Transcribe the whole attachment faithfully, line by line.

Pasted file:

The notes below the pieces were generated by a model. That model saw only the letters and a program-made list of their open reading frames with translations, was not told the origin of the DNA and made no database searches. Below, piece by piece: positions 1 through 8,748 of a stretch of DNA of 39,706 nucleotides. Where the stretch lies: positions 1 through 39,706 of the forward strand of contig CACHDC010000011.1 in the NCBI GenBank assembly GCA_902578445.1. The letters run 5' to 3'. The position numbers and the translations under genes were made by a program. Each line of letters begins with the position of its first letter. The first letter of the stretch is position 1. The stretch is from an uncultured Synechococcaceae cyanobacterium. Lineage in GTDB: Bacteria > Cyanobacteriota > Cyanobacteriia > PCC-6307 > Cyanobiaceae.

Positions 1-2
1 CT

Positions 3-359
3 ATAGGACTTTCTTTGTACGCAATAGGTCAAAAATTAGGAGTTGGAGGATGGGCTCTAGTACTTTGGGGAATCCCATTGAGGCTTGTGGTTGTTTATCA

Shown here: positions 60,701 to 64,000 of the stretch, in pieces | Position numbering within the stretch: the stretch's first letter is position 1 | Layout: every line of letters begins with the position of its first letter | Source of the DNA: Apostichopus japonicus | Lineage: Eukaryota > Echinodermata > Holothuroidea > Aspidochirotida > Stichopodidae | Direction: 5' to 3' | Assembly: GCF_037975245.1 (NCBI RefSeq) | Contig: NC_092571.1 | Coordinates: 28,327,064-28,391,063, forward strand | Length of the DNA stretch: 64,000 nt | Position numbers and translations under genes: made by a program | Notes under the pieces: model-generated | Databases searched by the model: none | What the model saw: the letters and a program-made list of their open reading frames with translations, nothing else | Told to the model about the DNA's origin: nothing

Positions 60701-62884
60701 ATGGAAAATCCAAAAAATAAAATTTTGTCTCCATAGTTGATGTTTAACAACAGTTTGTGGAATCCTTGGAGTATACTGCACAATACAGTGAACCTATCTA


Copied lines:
The notes below the pieces were generated by a model. That model saw only the letters and a program-made list of their open reading frames with translations, was not told the origin of the DNA and made no database searches. Below, piece by piece: positions 1 through 8,748 of a stretch of DNA of 39,706 nucleotides. Where the stretch lies: positions 1 through 39,706 of the forward strand of contig CACHDC010000011.1 in the NCBI GenBank assembly GCA_902578445.1. The letters run 5' to 3'. The position numbers and the translations under genes were made by a program. Each line of letters begins with the position of its first letter. The first letter of the stretch is position 1. The stretch is from an uncultured Synechococcaceae cyanobacterium. Lineage in GTDB: Bacteria > Cyanobacteriota > Cyanobacteriia > PCC-6307 > Cyanobiaceae.

Positions 1-2
1 CT

Positions 3-359
3 ATAGGACTTTCTTTGTACGCAATAGGTCAAAAATTAGGAGTTGGAGGATGGGCTCTAGTACTTTGGGGAATCCCATTGAGGCTTGTGGTTGTTTATCA

Shown here: positions 60,701 to 64,000 of the stretch, in pieces | Position numbering within the stretch: the stretch's first letter is position 1 | Layout: every line of letters begins with the position of its first letter | Source of the DNA: Apostichopus japonicus | Lineage: Eukaryota > Echinodermata > Holothuroidea > Aspidochirotida > Stichopodidae | Direction: 5' to 3' | Assembly: GCF_037975245.1 (NCBI RefSeq) | Contig: NC_092571.1 | Coordinates: 28,327,064-28,391,063, forward strand | Length of the DNA stretch: 64,000 nt | Position numbers and translations under genes: made by a program | Notes under the pieces: model-generated | Databases searched by the model: none | What the model saw: the letters and a program-made list of their open reading frames with translations, nothing else | Told to the model about the DNA's origin: nothing

Positions 60701-62884
60701 ATGGAAAATCCAAAAAATAAAATTTTGTCTCCATAGTTGATGTTTAACAACAGTTTGTGGAATCCTTGGAGTATACTGCACAATACAGTGAACCTATCTA